The design managing apparatus 101 according to the present invention is provided with functions for performing group design, and is also provided with functions which allow design to be performed via a network. Also, an arrangement has been employed wherein each designer holds data designed by the designer himself/herself, so as to not allow freedom in design to deteriorate from the complete sharing of design data.

By means employing such functions and form, a design form with great freedom is realized, and also, centralized group design in which each design step is managed, is provided for.

Now, what sort of procedures execute the steps using the step relation diagram in the case of performing group design will be clearly laid out. However, even with group design, in cases where there is only one designer and there are no libraries to use, this is the same as designing alone, so the present embodiment is restricted to cases wherein design is performed by a plurality of members.

Now, description will be made regarding the design procedures of the leader and staff which are identified as designers within the group.

First, description will be made of the design procedures for staff members.

Each staff member determines a project with the same procedures as the case of designing alone, and decides on a step relation diagram. However, in the case of design by staff, the object is to design data for reference by the leader, so there is no need for the staff member to use the same step relation diagram as the leader performing design. Thus, a step relation diagram which has been shortened as compared to the step relation diagram of the leader performing design (hereafter referred to as "shortened relation diagram") is displayed on the main panel 902 of the design managing apparatus 101 owned by the staff member.

To what extent the step relation diagram is to be shortened depends on the design environment (development style, method of operation) and so forth. The staff may use exactly the same step relation diagram as the leader, although this is not a very efficient arrangement.

With the present embodiment, the step relation diagram for the leader to perform designing is shown in FIG. 13, and the staff used a shortened relation diagram such as shown in FIG. 88, for the sake of efficiency in design and simplification. FIG. 88 is the same as the step relation diagram shown in FIG. 13, except that the steps between the step "Synthesis" to the step "Release" have been omitted. In FIG. 88, the reason that the steps between the step "Synthesis" and the step "Release" have been omitted is that generally, the data within the group has been synthesized by the step "Synthesis" in FIG. 13, and the reason that the last step "Release" has been left is because the staff need a step which includes the work of determining data reference permission. The manner of operation and so forth in each step within the shortened relation diagram in FIG. 88 is the same as the step relation diagram in FIG. 13.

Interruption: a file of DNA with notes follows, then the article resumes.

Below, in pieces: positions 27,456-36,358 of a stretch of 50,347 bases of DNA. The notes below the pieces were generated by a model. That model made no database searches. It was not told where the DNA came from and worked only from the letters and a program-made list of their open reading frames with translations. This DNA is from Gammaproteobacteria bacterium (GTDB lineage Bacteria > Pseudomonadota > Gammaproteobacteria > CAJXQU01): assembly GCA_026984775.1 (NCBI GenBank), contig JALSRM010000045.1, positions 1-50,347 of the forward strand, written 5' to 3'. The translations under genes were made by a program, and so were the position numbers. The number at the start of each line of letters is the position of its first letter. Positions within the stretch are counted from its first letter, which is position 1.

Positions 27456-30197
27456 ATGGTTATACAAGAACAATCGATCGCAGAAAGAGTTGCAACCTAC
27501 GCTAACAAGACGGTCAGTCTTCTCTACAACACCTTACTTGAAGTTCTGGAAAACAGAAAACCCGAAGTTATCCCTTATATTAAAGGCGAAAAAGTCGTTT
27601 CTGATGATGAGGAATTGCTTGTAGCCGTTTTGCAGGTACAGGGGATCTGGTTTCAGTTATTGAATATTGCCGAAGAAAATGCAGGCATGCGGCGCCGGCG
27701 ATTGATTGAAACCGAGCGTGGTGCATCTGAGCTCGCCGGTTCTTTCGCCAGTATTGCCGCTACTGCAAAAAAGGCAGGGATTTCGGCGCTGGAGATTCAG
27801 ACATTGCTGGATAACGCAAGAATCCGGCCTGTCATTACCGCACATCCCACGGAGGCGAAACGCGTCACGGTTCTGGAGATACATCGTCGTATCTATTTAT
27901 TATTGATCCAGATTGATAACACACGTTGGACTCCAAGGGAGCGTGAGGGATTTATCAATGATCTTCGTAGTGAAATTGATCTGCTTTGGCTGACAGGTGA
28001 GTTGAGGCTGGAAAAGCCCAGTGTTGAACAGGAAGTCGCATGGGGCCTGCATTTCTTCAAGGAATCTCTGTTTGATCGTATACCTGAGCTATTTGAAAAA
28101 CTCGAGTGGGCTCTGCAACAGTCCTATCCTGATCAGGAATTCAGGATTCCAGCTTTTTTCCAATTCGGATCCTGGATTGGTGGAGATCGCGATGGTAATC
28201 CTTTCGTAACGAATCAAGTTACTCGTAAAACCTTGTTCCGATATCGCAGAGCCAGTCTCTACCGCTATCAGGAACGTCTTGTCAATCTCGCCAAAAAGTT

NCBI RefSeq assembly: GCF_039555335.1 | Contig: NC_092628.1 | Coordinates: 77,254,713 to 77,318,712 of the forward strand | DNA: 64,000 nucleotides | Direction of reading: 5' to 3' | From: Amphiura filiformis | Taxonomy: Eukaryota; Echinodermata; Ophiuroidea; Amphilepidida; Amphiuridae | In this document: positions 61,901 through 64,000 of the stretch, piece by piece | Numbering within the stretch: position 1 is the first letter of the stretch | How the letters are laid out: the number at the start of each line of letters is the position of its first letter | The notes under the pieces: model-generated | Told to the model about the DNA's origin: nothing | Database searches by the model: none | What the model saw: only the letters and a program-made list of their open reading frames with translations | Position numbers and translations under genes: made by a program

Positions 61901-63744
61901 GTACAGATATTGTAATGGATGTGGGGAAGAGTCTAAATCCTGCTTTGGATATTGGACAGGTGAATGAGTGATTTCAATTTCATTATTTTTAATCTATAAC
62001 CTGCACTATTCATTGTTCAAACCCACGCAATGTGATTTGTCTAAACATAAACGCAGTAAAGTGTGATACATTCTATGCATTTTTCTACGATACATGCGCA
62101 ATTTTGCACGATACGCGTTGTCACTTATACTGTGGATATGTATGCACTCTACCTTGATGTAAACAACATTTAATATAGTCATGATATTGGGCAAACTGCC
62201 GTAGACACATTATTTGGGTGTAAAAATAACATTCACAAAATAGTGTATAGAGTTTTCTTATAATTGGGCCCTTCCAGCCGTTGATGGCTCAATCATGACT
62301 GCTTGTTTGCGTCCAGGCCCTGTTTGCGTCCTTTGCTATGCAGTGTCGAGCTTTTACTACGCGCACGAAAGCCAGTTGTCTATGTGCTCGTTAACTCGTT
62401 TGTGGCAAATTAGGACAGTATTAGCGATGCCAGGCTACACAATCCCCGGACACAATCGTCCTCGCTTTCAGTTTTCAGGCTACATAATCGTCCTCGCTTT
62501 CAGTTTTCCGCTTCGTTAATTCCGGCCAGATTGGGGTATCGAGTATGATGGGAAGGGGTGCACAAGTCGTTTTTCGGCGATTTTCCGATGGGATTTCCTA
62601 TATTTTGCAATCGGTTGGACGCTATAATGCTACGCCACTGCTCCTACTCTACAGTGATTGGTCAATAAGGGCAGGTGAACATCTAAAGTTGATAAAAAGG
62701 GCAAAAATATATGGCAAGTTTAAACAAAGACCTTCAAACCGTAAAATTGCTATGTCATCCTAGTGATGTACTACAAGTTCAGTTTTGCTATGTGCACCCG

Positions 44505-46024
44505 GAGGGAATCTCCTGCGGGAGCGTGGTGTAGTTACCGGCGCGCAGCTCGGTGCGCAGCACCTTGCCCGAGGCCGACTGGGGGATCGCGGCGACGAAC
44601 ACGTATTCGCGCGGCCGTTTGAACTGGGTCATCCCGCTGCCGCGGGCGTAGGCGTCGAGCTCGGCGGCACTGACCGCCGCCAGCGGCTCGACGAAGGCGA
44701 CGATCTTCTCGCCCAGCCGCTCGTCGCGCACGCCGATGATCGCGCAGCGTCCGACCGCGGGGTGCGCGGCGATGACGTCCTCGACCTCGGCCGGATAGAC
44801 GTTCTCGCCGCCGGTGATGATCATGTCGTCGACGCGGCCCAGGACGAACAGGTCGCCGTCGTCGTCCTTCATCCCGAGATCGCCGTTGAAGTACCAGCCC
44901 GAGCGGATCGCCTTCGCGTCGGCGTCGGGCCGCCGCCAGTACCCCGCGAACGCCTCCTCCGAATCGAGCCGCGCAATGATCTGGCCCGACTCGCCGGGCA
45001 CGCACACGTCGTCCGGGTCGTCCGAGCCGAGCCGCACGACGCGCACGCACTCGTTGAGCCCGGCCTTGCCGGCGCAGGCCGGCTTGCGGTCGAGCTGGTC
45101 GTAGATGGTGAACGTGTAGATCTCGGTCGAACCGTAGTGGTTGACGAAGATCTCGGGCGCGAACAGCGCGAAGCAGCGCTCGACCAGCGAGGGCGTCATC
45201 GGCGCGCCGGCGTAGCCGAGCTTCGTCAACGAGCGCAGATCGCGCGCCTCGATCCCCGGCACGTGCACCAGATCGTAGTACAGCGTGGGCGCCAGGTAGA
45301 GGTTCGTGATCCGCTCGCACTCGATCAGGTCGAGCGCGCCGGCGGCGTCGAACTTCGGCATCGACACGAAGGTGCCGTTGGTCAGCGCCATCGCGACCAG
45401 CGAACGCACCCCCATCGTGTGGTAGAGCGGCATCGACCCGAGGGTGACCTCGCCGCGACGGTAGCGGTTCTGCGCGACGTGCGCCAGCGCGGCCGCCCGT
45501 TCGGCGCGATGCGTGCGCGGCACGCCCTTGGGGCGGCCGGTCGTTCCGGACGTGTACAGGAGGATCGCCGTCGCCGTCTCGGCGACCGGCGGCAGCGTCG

Next, description will be made of the design procedures of the leader.

After the leader has registered the library with the procedures of the first embodiment, the step relation diagram can be determined by indicating the OK button 2105 on the project information setting panel 2101. The step relation diagram determined here is the same as that for a single designer performing designing alone. Of course, changes can be made if necessary.

After displaying the step relation diagram, the design managing apparatus 101 following the step execution instructions of the leader executes the instructed steps with the determined procedures. At this time, a design environment is built, and a library is set up as data within the design environment.

Of course, in the event that this setting encounters a fatal error (e.g., a configuration file describing the library location could not be generated, etc.), the step is aborted and error processing is performed.

Also, the design data on the side of the leader after execution of the step is handled by common data of the entire group, by means of the leader making reference of the library.

Also, reference to the library by the leader is not done at every step; rather, this is done only in steps which have work which can aggregate data as a library.

Next, a specific operational example of step management by both the leader and staff in performing group design will be described.

Here, the project name is AAA, the group is comprised of two individuals, the leader X and staff member Y, and member registration has already been completed. The step relation diagram of the leader X is shown in FIG. 89, and the shortened step relation diagram of the staff X is shown in FIG. 90, with the design data of both the leader X and staff Y to be synthesized in step 3.

First, the action on the side of the staff member Y will be described.